|- candidate number||2263|
|- NTR Number||NTR780|
|- Date ISRCTN created||28-dec-2006|
|- date ISRCTN requested||18-dec-2006|
|- Date Registered NTR||25-sep-2006|
|- Secondary IDs||1 |
|- Public Title||Effects of Sulodexide on damaged endothelial Glycocalyx in pAtients with Diabetes Mellitus type II; Reversing damage (SUGAR).|
|- Scientific Title||Effects of Sulodexide on damaged endothelial Glycocalyx in pAtients with Diabetes Mellitus type II; Reversing damage.|
|- hypothesis||Primary Objective: |
Aim of the study is to investigate whether sulodexide treatment reverses damage of the systemic glycocalyx in patients with DM type II. The effect of sulodexide will be addressed in this prospective cross-over study measuring systemic and local glycocalyx volume, vascular permeability as well as endothelial function in patients with DM type II who have microalbuminuria and in patients with DM type II who do not have microalbuminuria.
The second objective of the present study is to measure the effect of sulodexide on biochemical parameters, including micro-albuminuria and HBA1c, in patients with DM type II with and without microalbuminuria.
|- Healt Condition(s) or Problem(s) studied||Diabetes Mellitus Type 2 (DM type II)|
|- Inclusion criteria||Inclusion criteria are: |
2. Age between 18 and 65 years.
|- Exclusion criteria||Exclusion criteria are:|
2. Immunosuppressive drugs;
3. Serious previous illnesses;
4. Coagulation disorders;
5. Primary dyslipidemias;
6. BMI > 30 kg/m2;
7. Hypertension (systolic >140 mm Hg or diastolic >90 mm Hg).
|- mec approval received||yes|
|- multicenter trial||no|
|- Type||2 or more arms, randomized|
|- planned startdate ||1-nov-2006|
|- planned closingdate||1-dec-2007|
|- Target number of participants||26|
|- Interventions||Patients with DM type II and healthy volunteers will visit the hospital on 4 occasions: screening-inclusion visit, end of study period I, end of washout visit and end of study period II. At the end of each study period, we will evaluate glycocalyx volume and vascular permeability using dextran-40 and albumine-I125 for estimation of perm- versus charge selectivity. In addition, we will evaluate vascular function as well as routine laboratory parameters, including micro-albuminuria and safety parameters. |
|- Primary outcome||Main study parameter/endpoint:|
The difference in systemic glycocalyx volume after sulodexide and after placebo treatment.
|- Secondary outcome||Secondary study parameters/endpoints (if applicable)
The difference in systemic glycocalyx volume after sulodexide and after placebo treatment in local sublingual glycocalyx volume, vascular permeability and endothelial function in all patients.|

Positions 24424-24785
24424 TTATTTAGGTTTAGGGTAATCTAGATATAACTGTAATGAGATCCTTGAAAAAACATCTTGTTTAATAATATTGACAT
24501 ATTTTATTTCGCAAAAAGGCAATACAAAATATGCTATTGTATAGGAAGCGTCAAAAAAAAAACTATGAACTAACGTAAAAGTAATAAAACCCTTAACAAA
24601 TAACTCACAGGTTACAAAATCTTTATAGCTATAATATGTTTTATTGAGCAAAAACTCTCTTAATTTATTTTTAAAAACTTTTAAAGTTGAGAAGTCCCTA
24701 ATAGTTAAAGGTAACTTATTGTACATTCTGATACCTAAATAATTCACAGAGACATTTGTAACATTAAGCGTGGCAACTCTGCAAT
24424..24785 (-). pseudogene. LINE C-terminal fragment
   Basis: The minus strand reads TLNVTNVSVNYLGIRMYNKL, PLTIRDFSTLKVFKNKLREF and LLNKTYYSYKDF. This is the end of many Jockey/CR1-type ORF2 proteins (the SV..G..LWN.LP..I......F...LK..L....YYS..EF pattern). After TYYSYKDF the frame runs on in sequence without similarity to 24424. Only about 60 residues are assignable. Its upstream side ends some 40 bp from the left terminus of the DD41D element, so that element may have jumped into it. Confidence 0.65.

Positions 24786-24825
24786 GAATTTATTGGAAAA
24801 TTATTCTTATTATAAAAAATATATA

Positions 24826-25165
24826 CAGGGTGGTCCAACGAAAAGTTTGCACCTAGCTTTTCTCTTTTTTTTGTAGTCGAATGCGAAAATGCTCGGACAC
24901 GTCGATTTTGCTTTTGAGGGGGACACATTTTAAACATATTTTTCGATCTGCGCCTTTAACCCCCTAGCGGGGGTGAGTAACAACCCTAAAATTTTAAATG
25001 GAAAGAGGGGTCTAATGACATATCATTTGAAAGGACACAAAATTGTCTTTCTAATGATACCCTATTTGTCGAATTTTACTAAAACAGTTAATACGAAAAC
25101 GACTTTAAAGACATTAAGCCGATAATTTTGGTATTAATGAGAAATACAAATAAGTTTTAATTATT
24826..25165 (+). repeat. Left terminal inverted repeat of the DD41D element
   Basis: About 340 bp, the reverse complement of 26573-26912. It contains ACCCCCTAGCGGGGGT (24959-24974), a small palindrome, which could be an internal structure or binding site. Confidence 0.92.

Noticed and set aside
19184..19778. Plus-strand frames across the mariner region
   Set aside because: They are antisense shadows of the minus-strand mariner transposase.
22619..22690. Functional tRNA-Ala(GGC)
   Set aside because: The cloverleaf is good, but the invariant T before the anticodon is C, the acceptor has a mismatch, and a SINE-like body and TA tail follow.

The percentage change from baseline to end of the study in microalbuminuria in patients with DM type II who have microalbuminuria.
|- Trial web site||N/A|
|- status||inclusion stopped: follow-up|
|- CONTACT FOR PUBLIC QUERIES|| L.N. Broekhuizen|
|- CONTACT for SCIENTIFIC QUERIES|| L.N. Broekhuizen|
|- Sponsor/Initiator ||Academic Medical Center (AMC), Department of Vascular Medicine|
(Source(s) of Monetary or Material Support)
|- Brief summary||Introduction and rationale:|
The glycocalyx, a gel-like layer covering the endothelium (0.5-1.0 Ám thick) has emerged as a primary defence layer against atherogenic stimuli. Thus, the glycocalyx shields vascular endothelial cells from direct exposure to flowing blood by forming a highly hydrated mesh of membrane-associated proteoglycans, glycosaminoglycans, glycoproteins and glycolipids on top of the endothelial lining (1;2). In support of the protective effects of the glycocalyx, experimental models have confirmed that the glycocalyx indeed exerts a wide array of anti-atherogenic effects (3;4). Accordingly, damage to the glycocalyx has been shown to be a hallmark during the development of atherosclerosis, characterized by increased vascular permeability and adhesiveness (5-9).
Recently, we have developed techniques which allow reliable estimation of glycocalyx volume in humans. Using these techniques, we were able to show that during hyperglycemic-normoinsulinemic clamping glycocalyx volume was firmly reduced (1.8 to 0.7 liters) with subsequent coagulation activation and endothelial dysfunction (10). In subsequent experiments in diabetic patients, glycocalyx volume was found to be reduced by approximately 50% in uncomplicated diabetic patients, surmounting to more than 75% reduction in patients characterized by proteinuria.
Combined, these findings have led to the hypothesis that reversal of glycocalyx damage may provide an attractive therapeutic target to lower the pro-atherogenic state. Unfortunately, to date no drugs are available, which have the capacity to specifically improve glycocalyx perturbation. In this respect, experimental data have suggested that supplementation of glycocalyx constituents may have the capacity to restore glycocalyx damage to some extent (11;12). In this respect, our attention has been drawn to sulodexide, comprising a mixture of glycosaminoglycans as well as heparan and dermatan sulphates. These substances are all abundantly present within the glycocalyx layer. Interestingly, sulodexide has been shown to decrease microalbuminuria in both type I and type II diabetic patients (13;14), the mechanism of which remains to be elucidated.
We hypothesize that sulodexide has the capacity to reverse glycocalyx damage in diabetic patients, which will result in decrease in systemic vascular permeability, restoration of endothelial function and attenuation of the pro-atherogenic state.
|- Main changes (audit trail)|
|- RECORD||25-sep-2006 - 18-jan-2010|